Global capacity to capture carbon could go up 6 times by 2030, still not enough for climate mitigation
A crucial solution for climate change mitigation might become more accessible by 2030, with carbon capture capacity expected to increase six times, according to new research.
Carbon capture, utilisation and storage (CCUS) is a key technology needed to decarbonize hard-to-abate sectors such as petrochemicals and cement and to provide 24/7 clean power through gas plants fitted with capture equipment.
The amount of CO2 being captured today is 43 million tons, or 0.1 per cent of global emissions, according to a report by research company BloombergNEF.
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If all the likely projects that have been announced come online, there would be 279 million tons of CO2 captured every year by 2030, accounting for 0.6 per cent of today’s emissions.
Drastic growth in the market has led to a 44 per cent increase in expected 2030 capacity compared to last year’s outlook, reported 2022 CCUS Market Outlook.
However, the world’s capacity for carbon capture is not being deployed fast enough to meet climate goals at the end of the decade despite significant acceleration in the sector in the past two years.
Today, most capture capacity is used to collect carbon dioxide (CO2) from natural gas processing plants and used for enhanced oil recovery, according to the research report.
By 2030, most capture capacity will be used for the power sector, for the manufacture of low-carbon hydrogen and ammonia or to abate emissions from industrial sources.
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The destination for captured CO2 is also due to change significantly from the status quo, the report suggested. In 2021, some 73 per cent of captured CO2 went to enhanced oil recovery operations. By 2030, storing CO2 deep underground will overtake oil recovery as the primary destination for CO2, with 66 per cent of it going to dedicated storage sites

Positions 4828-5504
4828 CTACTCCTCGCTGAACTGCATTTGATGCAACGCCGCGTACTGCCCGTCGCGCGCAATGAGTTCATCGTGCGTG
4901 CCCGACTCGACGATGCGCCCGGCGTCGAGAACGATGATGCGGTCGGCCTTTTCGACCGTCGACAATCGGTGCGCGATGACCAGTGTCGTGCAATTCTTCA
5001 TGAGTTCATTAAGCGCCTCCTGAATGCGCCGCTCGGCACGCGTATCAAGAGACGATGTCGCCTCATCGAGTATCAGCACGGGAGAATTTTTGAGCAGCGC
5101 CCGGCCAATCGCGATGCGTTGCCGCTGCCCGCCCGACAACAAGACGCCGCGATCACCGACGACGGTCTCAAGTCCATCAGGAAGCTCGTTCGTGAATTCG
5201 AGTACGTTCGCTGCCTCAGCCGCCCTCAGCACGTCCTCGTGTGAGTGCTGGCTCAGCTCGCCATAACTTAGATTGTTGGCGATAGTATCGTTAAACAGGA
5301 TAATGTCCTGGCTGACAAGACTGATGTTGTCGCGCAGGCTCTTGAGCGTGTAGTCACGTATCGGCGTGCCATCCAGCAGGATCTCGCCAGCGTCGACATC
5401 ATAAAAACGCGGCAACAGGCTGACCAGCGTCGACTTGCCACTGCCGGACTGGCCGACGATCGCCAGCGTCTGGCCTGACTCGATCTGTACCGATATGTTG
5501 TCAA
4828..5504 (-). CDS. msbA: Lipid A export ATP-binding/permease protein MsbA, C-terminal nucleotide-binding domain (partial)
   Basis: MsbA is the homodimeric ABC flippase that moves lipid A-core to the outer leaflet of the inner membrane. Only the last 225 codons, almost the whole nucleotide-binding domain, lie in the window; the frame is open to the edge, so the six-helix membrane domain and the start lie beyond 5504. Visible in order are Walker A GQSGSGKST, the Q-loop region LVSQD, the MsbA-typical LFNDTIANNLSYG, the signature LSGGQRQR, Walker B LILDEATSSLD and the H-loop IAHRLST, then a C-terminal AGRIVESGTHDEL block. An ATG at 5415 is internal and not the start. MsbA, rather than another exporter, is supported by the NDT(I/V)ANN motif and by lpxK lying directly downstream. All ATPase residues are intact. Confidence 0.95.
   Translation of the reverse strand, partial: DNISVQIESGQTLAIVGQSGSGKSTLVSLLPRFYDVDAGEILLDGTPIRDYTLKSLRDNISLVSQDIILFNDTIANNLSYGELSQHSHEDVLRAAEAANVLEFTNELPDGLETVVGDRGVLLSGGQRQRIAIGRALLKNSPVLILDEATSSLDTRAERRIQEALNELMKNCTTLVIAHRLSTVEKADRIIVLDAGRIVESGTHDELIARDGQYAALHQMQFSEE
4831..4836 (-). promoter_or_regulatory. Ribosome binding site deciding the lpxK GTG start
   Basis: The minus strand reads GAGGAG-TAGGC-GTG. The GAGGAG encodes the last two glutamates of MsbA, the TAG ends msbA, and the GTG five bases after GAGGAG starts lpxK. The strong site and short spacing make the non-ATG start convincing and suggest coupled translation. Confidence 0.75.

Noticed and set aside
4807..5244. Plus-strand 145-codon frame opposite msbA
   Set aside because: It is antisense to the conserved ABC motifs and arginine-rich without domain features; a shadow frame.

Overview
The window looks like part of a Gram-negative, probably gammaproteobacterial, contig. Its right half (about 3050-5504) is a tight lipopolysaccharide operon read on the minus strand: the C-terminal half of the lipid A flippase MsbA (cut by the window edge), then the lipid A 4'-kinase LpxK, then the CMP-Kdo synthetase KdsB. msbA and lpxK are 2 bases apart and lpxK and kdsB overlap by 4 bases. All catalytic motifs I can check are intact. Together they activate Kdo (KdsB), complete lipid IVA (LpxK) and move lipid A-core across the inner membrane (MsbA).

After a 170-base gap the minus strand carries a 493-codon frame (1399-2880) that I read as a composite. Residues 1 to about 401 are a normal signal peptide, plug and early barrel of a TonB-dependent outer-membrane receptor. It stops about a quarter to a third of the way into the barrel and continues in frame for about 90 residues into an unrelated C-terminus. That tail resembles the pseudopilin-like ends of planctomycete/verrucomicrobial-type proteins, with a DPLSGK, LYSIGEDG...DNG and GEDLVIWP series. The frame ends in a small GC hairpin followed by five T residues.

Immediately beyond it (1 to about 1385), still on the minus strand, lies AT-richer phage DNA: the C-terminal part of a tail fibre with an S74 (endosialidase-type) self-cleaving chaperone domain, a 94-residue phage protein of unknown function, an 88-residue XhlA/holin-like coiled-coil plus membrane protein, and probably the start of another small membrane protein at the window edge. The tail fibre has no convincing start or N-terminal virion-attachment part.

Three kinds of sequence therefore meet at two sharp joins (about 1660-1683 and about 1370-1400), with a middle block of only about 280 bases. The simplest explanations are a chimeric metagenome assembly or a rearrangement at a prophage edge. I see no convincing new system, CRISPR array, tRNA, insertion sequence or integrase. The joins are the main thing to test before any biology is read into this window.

The destination for captured CO2 is also due to change significantly from the status quo, the report suggested. This change is being driven by legislation that incentivises storage over CO2 utilisation and by projects that aim to use carbon capture and storage (CCS) as a decarbonisation route and must store the CO2 to meet their goals.
CCS is starting to overcome its bad reputation, David Lluis Madrid, CCUS analyst at BNEF and lead author of the report stated in a press release.
“It is now being deployed as a decarbonisation tool, which means the CO2 needs to be stored. A lack of CO2 transport and storage sites near industrial or power generation point sources could be a major bottleneck to CCS development. But we are already seeing a big increase in these projects to serve that need,” Madrid said.
Despite rapid growth in capture project announcements, the industry is still far from making a dent in global emissions. In order to be on track for net-zero and less than 2 degrees Celsius of warming by 2050, between one and two billion tons of CO2 would need to be captured in 2030, an order of magnitude higher than current plans.
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